When Jonathan Quick underwent, in the Kings’ words, a “minor surgical procedure” for an inflammatory cyst and a disc fragment back in August, the expectation was that Quick would be available around the start of training camp.
Of course, they meant when training camp was originally supposed to begin. Still, with the lockout about to end, Quick has finally received medical clearance, according to the Los Angeles Times’ Helene Elliott.
The timing of his injury and recovery meant that Quick continued to receive payments on his $1.7 million annual salary during the work stoppage. Those paychecks will balloon in 2013-14 when his 10-year, $58 million deal kicks in.
Quick was, of course, a huge part of the Kings’ Stanley Cup-winning run and it would have been a serious challenge for them to live up to expectations through the first half of the season without him.
Then again, it would have been an opportunity for backup goaltender Jonathan Bernier to show what he can do. As it is, the Bernier trade rumors should heat up again now that the season has been saved.
In slightly less interesting Los Angeles Kings news than the latest in the Mike Richards fiasco, the team handed Peter Budaj a one-year, two-way deal on Friday.
The veteran goalie’s contract pays $575K on the NHL level and $100K in the AHL (though it’s $150K guaranteed), according to Hockey’s Cap.
At the moment, it sounds like Budaj will be third on the Kings’ goalie depth chart. That says as much about how things have been going lately for Los Angeles than Budaj’s work on a PTO.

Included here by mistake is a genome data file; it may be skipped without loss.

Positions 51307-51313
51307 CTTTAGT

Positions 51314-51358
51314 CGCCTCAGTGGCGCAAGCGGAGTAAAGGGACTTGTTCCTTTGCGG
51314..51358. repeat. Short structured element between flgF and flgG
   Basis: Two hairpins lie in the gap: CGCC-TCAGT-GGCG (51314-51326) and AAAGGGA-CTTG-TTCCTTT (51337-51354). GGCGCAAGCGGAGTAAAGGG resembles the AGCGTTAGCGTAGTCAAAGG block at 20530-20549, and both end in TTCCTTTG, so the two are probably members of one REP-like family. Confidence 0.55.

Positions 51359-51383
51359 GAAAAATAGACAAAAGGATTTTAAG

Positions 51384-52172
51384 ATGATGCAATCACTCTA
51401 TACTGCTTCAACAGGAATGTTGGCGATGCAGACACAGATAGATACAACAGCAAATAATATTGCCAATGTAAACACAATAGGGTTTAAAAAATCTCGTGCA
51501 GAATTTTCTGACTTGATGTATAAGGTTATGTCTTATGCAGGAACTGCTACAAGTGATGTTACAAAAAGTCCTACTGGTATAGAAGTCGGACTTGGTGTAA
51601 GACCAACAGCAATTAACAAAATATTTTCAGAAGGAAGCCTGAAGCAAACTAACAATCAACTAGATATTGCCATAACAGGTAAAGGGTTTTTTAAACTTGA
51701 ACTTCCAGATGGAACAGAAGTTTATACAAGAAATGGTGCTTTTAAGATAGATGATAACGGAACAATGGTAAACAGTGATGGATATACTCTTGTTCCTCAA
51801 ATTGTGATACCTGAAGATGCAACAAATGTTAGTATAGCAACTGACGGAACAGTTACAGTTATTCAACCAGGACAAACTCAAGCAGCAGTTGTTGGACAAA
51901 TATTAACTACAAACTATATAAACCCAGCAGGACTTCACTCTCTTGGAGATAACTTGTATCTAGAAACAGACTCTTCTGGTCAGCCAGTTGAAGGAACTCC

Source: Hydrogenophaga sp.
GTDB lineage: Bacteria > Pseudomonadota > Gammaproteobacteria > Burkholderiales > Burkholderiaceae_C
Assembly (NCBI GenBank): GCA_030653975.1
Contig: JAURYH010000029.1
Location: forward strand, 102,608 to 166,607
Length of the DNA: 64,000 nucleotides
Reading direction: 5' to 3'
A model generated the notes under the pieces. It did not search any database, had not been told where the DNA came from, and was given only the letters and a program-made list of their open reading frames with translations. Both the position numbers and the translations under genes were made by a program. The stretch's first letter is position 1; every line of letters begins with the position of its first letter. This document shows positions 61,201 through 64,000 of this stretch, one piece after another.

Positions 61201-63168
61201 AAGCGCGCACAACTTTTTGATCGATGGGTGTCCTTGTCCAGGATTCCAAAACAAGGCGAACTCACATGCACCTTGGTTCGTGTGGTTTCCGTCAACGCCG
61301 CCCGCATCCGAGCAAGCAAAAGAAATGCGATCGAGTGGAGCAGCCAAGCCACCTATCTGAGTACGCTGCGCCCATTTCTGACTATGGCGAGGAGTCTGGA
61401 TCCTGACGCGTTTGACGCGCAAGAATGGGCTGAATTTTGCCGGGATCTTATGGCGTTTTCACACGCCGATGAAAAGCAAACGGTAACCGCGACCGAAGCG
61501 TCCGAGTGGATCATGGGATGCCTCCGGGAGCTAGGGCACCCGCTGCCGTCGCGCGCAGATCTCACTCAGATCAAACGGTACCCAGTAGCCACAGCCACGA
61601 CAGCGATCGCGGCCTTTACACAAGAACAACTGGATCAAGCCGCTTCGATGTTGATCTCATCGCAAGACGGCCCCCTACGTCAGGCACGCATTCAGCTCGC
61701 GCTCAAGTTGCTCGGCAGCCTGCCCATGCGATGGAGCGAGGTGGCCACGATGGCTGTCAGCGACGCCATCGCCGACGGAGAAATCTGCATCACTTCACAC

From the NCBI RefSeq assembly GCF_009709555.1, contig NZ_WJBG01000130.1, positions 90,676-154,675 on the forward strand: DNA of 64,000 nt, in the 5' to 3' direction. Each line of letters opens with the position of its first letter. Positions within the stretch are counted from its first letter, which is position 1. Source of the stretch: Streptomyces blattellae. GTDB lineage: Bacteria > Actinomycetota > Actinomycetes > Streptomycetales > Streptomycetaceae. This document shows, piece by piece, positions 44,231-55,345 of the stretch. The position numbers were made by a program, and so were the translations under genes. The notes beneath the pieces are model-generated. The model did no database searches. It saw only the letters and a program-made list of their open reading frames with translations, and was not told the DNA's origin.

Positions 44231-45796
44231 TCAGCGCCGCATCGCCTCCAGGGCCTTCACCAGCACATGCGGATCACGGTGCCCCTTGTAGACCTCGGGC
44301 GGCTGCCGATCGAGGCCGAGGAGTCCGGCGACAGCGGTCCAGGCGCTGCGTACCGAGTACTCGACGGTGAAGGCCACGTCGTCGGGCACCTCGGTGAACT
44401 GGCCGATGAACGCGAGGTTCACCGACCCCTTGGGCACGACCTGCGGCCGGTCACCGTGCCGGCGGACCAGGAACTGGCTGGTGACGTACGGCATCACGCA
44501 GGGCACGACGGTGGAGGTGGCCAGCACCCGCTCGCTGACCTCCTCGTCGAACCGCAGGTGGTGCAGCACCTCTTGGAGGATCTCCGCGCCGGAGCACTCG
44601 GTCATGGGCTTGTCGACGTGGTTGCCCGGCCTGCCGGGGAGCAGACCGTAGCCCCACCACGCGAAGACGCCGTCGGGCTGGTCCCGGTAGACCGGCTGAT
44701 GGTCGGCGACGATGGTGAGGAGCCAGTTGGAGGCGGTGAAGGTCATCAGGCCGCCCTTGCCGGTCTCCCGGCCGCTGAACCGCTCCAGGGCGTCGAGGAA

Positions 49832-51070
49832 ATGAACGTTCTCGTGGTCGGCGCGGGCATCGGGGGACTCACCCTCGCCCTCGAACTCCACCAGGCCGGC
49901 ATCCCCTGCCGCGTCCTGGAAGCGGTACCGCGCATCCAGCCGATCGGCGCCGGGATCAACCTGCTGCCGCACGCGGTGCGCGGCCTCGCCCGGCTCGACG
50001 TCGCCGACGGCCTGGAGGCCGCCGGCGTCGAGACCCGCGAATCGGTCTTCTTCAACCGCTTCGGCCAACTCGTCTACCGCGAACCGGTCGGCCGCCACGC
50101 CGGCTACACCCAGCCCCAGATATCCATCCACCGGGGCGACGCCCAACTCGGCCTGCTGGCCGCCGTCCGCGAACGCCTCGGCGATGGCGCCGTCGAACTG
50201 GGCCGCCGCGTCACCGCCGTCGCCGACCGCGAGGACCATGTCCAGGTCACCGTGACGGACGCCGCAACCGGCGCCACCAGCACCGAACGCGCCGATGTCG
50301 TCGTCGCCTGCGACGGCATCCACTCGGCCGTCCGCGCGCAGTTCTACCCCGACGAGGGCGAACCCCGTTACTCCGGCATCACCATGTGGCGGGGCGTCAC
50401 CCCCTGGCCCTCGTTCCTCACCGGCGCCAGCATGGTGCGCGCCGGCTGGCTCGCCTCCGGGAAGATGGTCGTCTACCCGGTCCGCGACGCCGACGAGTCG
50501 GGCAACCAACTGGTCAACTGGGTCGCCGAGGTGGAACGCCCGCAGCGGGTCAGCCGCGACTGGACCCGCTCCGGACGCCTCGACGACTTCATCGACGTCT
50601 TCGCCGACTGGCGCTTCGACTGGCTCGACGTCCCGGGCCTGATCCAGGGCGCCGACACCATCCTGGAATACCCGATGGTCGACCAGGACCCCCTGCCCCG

As noted above, one of the more significant moves in Budaj’s favor came when the New York Islanders claimed Jean-Francois Berube off of waivers this week.
The Kings actually waived Budaj before signing him, so this has to be a relief to a goalie with a fairly robust resume as a backup.
All apologies to Budaj, but it’s probably true that the Kings would prefer not to see him at the NHL level very often in 2015-16.
The Los Angeles Kings announced today that they have “reached an agreement with Mike Richards to resolve the grievance filed in relation to the termination of his NHL Standard Players Contract. The terms are agreeable to all parties.”
The club said that it will not be commenting further “on the terms” of the settlement.
The NHLPA released a similar statement.
It was reported earlier in the week that a settlement was close to being reached; however, it wasn’t clear what salary-cap penalties the Kings would incur.
We’re starting to find out some details now:
How the final numbers differ from what the Kings would have incurred if they’d bought Richards out will be interesting to see. And if there are differences, how will they be justified?